Amelia B. Edwards
Amelia Ann Blanford Edwards also known as Amelia B. Edwards, was an English novelist, journalist, traveller and Egyptologist. Her literary successes included the ghost story "The Phantom Coach" (1864), the novels Barbara's History (1864) and Lord Brackenbury (1880), and the travelogue of Egypt A Thousand Miles up the Nile (1877). In 1882, she co-founded the Egypt Exploration Fund. She also edited a poetry anthology published in 1878.
Edwards wrote several ghost stories, including the "The Phantom Coach" (1864), which frequently appears in anthologies. The background and characters in many of her writings are influenced by personal experiences. For example, Barbara's History (1864) uses Suffolk as the background, which she had visited for a few enjoyable summer holidays as a child.
orn in London to an Irish mother and a father who had been a British Army officer before becoming a banker, Edwards was educated at home by her mother and showed early promise as a writer. She published her first poem at the age of seven and her first story at the age of twelve. Thereafter came a variety of poetry, stories and articles in several periodicals, including Chambers's Journal, Household Words and All the Year Round. She also wrote for the Saturday Review and the Morning Post.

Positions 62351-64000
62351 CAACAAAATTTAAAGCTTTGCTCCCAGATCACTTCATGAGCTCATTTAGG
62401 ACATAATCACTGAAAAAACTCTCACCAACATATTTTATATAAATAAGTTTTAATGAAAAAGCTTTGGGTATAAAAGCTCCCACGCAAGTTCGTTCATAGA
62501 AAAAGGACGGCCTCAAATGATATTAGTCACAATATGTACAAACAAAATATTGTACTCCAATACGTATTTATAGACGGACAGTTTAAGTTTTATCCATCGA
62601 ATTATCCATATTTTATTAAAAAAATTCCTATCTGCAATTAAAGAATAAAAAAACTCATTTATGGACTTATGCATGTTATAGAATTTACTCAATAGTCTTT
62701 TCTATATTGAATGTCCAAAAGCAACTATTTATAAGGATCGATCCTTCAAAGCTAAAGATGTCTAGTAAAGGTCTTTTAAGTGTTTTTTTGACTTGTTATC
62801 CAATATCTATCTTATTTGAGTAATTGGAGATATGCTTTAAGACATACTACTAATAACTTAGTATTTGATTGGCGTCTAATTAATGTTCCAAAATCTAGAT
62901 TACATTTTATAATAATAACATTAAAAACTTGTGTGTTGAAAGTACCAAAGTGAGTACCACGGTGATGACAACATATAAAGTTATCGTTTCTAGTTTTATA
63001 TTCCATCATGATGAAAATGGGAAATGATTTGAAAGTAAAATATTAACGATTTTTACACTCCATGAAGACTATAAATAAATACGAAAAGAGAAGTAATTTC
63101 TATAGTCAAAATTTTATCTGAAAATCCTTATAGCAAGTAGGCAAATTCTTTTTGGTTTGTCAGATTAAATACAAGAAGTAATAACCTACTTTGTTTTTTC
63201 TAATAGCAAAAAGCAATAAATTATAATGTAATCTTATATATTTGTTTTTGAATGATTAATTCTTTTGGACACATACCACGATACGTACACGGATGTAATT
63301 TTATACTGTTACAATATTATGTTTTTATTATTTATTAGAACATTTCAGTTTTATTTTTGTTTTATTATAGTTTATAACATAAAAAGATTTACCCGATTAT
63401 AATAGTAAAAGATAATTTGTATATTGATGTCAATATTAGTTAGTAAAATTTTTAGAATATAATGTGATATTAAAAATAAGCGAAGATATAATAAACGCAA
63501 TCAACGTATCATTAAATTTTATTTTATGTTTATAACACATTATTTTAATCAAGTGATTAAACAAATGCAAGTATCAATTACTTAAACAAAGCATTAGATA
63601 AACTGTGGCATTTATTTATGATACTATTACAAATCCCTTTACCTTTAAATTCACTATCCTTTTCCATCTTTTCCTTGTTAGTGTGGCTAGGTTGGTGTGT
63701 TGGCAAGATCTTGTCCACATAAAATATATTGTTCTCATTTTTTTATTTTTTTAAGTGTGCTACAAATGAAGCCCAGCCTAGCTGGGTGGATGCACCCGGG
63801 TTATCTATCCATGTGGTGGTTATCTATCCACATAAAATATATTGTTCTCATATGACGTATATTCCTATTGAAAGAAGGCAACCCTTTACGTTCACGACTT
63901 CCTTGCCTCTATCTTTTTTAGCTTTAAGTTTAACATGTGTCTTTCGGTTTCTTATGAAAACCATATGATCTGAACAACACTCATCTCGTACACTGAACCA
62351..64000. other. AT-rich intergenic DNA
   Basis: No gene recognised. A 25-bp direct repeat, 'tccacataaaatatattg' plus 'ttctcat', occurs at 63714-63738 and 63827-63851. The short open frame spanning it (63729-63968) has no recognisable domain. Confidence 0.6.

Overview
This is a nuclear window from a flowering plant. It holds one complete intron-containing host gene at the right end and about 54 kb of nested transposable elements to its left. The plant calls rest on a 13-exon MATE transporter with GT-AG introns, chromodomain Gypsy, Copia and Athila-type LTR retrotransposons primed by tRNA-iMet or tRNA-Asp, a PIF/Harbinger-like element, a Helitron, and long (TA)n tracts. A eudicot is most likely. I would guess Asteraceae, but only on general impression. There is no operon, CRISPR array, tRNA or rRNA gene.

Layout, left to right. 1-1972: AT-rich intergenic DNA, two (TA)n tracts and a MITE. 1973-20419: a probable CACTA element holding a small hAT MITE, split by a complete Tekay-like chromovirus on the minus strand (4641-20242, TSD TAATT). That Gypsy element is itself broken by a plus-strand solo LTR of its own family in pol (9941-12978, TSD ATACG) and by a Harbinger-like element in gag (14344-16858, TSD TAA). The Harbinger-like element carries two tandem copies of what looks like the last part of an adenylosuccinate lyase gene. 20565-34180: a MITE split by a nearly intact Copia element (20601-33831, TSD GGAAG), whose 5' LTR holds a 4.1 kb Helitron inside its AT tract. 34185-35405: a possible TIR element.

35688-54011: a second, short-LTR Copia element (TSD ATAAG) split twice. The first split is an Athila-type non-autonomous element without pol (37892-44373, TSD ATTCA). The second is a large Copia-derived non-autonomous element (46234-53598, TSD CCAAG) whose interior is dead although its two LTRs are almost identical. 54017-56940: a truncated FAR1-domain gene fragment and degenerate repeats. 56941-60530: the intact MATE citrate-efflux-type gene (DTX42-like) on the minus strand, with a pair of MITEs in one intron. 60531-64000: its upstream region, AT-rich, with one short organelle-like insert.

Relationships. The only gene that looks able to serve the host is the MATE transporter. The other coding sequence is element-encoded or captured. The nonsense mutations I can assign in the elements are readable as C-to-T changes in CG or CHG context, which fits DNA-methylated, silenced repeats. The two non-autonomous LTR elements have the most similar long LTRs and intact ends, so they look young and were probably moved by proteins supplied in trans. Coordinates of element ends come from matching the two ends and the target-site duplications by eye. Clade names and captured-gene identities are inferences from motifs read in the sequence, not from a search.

After catching influenza, Edwards died on 15 April 1892 at Weston-super-Mare, having lived at Westbury-on-Trym, near Bristol, since 1864. She was buried in the churchyard of St Mary the Virgin, Henbury, Bristol, where her grave is marked by an obelisk with a stone ankh at the foot. Alongside are the graves of her life partner of 30 years, Ellen Drew Braysher (9 April 1804 – 9 January 1892), with whom she had lived in Westbury-on-Trym and of Ellen's daughter, Sarah Harriet Braysher (1832–1864). In September 2016, Historic England designated the grave Grade II listed, as a landmark in English LGBT history.
Books by Amelia B. Edwards
Known as the Godmother of Egyptology, Amelia Ann Blanford Edwards traveled through Egypt at a time when archeology was in its infancy in that country and literally anyone with a spade or trowel could go exploring through the magnificent, untouched ru...